This is a crazy recipe. It may be one of my best recipes. It’s certainly one I’m most proud of, which is funny in that it comes from a place relatively outside my personal culinary sphere.
For whatever reason, I see the traditional cheese log as being something... well... cheesy! Don’t get me wrong, I LOVE the flavor and have parked myself next to one many a time in the past. I just can’t help but picture them as something one would place a frantic last-minute order for, from the local grocery store deli... for the company party... in 1983
. They just seem a bit like a relic from the past.
So, in knowing the recipe is created a bit tongue-in-cheek and knowing full well that it’s already kind of a silly thing, I opted to really challenge myself and have some fun with it. Oh, did I ever!
This thing ended up outrageous. The color, texture and flavor were absolutely perfect. The log also nailed the complementary salty-sweet parmesan crackers. If you’re going to bring a cheese log to a gathering, THIS is the one to bring. Seriously!
So, what is it? Glad you asked!
This starts by simmering fresh blackberries with sweetener and some xylitol honey. This is cooked until the mixture is soft. I pureed it, then strained out the seeds. I then whipped the blackberry puree into fresh butter and formed a cylinder with plastic wrap. I chilled this. Then, I created a separate mixture of mascarpone cheese and cream cheese, with a bit of sweetener and salt. I spread this on another sheet of plastic wrap, like a big rectangle, just a bit wider than the blackberry butter log. I spread fresh rosemary all over the cheese layer, then placed the blackberry butter in the center, rolling in up again. The stunning purple color is completely enveloped by the white cheesy duo. Once chilled, this is rolled in toasted almonds. This is served with homemade sweet parmesan-almond crackers.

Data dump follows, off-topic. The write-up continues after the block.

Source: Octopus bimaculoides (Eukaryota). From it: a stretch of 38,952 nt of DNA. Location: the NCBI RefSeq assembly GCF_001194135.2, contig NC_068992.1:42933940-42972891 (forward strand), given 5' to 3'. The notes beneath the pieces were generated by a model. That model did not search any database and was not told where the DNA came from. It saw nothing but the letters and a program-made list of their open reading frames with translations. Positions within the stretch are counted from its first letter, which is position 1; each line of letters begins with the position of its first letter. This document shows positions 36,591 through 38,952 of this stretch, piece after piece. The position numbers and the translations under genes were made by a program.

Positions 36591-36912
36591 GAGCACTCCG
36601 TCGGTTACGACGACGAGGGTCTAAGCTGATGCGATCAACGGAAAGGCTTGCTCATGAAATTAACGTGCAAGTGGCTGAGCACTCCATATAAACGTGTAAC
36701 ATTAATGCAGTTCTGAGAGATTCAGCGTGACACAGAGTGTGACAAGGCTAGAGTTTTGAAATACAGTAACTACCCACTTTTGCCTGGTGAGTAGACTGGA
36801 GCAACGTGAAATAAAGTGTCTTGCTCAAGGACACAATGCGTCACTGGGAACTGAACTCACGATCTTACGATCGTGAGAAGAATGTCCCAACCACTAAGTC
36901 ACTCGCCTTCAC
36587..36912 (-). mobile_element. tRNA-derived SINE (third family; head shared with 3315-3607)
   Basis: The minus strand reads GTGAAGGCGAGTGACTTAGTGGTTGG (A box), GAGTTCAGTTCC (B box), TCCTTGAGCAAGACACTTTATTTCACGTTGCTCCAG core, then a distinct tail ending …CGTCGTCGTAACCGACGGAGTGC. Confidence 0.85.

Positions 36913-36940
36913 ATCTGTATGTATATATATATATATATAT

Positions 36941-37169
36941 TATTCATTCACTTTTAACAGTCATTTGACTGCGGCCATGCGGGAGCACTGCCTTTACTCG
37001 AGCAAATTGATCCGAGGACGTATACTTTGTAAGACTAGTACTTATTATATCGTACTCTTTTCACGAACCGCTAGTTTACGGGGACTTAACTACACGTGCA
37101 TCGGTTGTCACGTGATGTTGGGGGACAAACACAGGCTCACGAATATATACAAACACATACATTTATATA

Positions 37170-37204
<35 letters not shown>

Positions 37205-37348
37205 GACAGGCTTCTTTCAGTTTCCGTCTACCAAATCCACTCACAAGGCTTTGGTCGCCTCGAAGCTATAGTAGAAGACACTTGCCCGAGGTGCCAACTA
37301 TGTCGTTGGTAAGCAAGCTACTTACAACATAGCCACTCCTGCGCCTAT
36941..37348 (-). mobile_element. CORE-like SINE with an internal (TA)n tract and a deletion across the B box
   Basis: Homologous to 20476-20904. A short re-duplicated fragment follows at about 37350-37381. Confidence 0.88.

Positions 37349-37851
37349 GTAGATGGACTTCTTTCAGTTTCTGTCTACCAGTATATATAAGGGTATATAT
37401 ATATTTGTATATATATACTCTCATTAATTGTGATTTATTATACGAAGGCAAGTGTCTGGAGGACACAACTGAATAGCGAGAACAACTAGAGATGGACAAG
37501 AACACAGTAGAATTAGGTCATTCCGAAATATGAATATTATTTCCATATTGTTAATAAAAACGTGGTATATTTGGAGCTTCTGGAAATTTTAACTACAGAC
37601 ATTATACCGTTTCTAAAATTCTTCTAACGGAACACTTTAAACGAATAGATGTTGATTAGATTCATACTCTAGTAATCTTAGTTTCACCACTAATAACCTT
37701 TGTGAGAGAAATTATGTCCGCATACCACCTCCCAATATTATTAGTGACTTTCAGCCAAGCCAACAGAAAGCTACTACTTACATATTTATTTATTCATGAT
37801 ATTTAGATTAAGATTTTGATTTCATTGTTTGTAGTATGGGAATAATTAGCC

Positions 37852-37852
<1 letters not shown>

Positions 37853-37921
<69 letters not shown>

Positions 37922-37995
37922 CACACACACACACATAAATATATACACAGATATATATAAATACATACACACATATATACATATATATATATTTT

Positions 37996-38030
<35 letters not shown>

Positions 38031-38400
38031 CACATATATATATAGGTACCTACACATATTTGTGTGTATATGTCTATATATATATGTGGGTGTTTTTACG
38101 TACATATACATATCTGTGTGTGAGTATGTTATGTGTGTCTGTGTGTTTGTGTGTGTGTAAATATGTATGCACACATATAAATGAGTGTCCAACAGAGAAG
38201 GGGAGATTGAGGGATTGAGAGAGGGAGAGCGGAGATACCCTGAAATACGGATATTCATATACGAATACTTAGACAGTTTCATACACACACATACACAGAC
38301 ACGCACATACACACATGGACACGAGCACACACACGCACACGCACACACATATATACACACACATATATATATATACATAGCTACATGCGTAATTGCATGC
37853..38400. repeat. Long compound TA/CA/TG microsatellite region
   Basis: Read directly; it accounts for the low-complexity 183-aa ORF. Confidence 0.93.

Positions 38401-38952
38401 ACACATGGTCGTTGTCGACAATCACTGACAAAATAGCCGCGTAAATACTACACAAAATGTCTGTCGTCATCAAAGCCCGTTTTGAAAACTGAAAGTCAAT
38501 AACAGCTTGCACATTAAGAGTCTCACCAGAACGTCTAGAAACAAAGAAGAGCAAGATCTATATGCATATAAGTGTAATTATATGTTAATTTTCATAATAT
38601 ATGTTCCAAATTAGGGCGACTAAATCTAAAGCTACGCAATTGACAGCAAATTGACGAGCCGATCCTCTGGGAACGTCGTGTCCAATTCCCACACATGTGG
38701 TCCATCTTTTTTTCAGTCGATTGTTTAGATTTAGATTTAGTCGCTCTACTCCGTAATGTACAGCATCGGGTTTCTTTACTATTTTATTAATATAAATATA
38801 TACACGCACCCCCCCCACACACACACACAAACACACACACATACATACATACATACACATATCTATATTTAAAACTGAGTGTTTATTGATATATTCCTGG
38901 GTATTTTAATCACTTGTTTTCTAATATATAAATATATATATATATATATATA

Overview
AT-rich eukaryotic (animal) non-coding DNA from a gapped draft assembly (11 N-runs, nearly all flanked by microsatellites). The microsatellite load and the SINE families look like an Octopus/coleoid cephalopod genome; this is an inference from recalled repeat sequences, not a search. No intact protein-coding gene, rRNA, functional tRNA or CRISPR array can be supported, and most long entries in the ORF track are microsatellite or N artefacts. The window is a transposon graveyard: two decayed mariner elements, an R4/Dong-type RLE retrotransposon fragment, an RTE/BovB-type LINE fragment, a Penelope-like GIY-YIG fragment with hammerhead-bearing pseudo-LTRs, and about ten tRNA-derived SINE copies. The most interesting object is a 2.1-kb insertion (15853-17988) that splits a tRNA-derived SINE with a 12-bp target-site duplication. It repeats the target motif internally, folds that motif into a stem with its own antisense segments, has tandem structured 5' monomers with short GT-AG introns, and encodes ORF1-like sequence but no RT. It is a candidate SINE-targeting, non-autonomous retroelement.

As to the crackers, I actually just modified my hazelnut cracker recipe. I substituted almond flour for the hazelnut flour and added some sweetener. The interesting part is, normally, this cracker is SUPER crispity and crunchity, but somehow the sweetener blocked the cheese from forming long crunchy strands of crispy cheese. The end result was still delicious and a perfect match for the cheesy butter log, but the texture is more like a thin biscuit, than a cracker.
At the end of the photo shoot, I had people over. I gave away 2/3rds of the log (largely ‘cause how much butter can one man really eat?!), but I handed over none of the crackers. Oh, I’m so greedy!
To form the initial butter log, follow the steps in this video: